I've come across a concern. So I have a degree and wanted to pursue medical school so I'm taking the pre-reqs at a different school, back in my home state. While talking with my advisor, him being the judgmental/bitter person he has always been, points out that medical school admissions may look that those particular required classes but that they also look at how many times you've taken it, as well as the workload of that semester, to assess how one could handle the reality of being a medical student. My undergraduate GPA isn't so hot, so I want to have all A's and a few B's with a solid MCAT score going into my applications. However, I have had to retake some classes to get the A or B that I want. My question is, how much thought will they put on my application when they look at my transcripts and see that I've only taken 7-8 hours at a time, only to do poorly the first time, and retaken them to get A's and B's the second time.

This career is something I have always wanted to do. However, recent events keep bringing me down and I'm to the point to where I'm asking myself, will my hard work and many sacrifices pay off in the end? Like many other nontraditional students I'm dealing with the added real-world realities that doesn't come up as often as it would if I were a traditional undergrad. I'm constantly broke from taking and retaking these classes, have no support from my family or friends besides their criticism, stressed to the point of tears every semester, working at a job I loathe, on top of many tragic family deaths over the past 6 years.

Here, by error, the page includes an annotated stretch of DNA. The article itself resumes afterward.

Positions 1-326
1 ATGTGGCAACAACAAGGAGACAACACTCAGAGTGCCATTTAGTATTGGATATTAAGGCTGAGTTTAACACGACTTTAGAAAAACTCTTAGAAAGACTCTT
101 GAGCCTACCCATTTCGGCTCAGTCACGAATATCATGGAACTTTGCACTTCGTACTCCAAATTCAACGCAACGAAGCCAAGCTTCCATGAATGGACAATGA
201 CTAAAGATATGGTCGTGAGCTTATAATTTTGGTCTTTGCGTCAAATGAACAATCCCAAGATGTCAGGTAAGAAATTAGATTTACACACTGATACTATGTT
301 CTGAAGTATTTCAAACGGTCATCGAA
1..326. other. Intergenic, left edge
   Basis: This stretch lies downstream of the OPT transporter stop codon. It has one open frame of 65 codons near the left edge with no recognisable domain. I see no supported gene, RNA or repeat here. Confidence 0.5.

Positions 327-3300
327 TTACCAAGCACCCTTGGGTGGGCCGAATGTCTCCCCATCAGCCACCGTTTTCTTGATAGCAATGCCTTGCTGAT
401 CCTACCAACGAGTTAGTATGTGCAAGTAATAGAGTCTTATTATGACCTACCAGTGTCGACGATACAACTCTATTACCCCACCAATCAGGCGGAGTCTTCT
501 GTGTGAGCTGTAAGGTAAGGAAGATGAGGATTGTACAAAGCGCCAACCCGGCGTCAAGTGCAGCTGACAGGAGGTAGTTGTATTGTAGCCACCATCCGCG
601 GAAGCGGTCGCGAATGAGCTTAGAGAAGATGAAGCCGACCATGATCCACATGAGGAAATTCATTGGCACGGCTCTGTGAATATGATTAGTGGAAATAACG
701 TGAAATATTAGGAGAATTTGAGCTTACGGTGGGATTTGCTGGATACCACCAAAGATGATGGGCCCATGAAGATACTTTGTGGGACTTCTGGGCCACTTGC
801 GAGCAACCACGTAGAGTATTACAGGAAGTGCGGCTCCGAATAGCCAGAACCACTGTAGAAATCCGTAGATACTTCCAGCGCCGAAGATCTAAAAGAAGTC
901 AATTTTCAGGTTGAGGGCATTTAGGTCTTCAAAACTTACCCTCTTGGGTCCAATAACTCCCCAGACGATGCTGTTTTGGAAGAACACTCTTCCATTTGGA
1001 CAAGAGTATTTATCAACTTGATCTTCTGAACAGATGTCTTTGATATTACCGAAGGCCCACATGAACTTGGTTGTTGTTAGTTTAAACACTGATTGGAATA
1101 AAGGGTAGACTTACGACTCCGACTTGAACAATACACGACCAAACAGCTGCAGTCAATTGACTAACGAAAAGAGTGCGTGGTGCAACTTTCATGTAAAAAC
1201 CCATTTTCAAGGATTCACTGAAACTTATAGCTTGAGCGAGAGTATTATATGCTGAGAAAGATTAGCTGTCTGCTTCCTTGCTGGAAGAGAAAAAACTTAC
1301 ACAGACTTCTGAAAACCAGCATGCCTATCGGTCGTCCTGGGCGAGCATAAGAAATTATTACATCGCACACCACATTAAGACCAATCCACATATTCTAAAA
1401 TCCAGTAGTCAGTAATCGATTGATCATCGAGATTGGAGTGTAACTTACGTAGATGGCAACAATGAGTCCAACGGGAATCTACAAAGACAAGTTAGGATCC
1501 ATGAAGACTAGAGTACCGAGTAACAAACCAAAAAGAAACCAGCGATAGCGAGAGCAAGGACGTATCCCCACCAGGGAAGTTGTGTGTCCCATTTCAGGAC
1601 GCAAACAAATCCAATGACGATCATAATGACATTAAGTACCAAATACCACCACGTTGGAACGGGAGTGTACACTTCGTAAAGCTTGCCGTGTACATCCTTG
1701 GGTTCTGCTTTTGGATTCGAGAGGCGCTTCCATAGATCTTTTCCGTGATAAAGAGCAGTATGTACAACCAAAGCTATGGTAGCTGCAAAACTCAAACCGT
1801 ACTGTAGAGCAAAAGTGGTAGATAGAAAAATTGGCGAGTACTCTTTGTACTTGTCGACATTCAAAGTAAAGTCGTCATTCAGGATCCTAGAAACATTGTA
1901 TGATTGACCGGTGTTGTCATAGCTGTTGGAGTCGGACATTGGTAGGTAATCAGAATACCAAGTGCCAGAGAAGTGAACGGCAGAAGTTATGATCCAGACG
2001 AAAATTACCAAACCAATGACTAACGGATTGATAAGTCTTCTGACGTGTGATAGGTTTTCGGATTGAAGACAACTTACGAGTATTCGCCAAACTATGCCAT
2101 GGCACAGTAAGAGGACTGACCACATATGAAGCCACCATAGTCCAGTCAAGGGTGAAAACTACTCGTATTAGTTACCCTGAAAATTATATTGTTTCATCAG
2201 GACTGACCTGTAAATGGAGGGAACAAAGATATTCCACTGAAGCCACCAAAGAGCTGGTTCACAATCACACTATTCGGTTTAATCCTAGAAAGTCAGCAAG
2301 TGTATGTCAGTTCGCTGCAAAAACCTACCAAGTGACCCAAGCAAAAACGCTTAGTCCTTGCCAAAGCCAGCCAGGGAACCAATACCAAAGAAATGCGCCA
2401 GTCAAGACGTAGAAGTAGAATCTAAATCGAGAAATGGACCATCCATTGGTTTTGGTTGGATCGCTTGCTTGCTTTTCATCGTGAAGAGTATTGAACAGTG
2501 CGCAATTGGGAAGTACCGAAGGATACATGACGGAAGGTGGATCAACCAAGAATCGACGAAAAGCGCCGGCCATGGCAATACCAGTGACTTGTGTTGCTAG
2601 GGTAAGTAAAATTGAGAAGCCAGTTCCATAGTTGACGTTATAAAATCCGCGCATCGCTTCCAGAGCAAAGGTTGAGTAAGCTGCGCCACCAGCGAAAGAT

My grades do not reflect what I've learned in the past few years, whatsoever. However, it leaves me worrying will admissions look at it all and see a person that took two classes at a time, and had to retake everything, and can't cut it at their school, or will they see it as a very very determined individual?

Any advice and honesty on this subject is greatly appreciated! Thank you!
 
  • Like
Reactions: gyngyn

DrMidlife

has an opinion
10+ Year Member
Oct 30, 2006
7,506
2,601
Status
Resident [Any Field]
MD schools do not forgive previous grades on repeated coursework. If you take Bio for a C and repeat for an A, both the C and the A count in GPA calculations. How your college calculates GPA makes no difference whatever.

You'll want to focus on DO schools, I think. Otherwise you probably have multiple more years before you're ready to apply.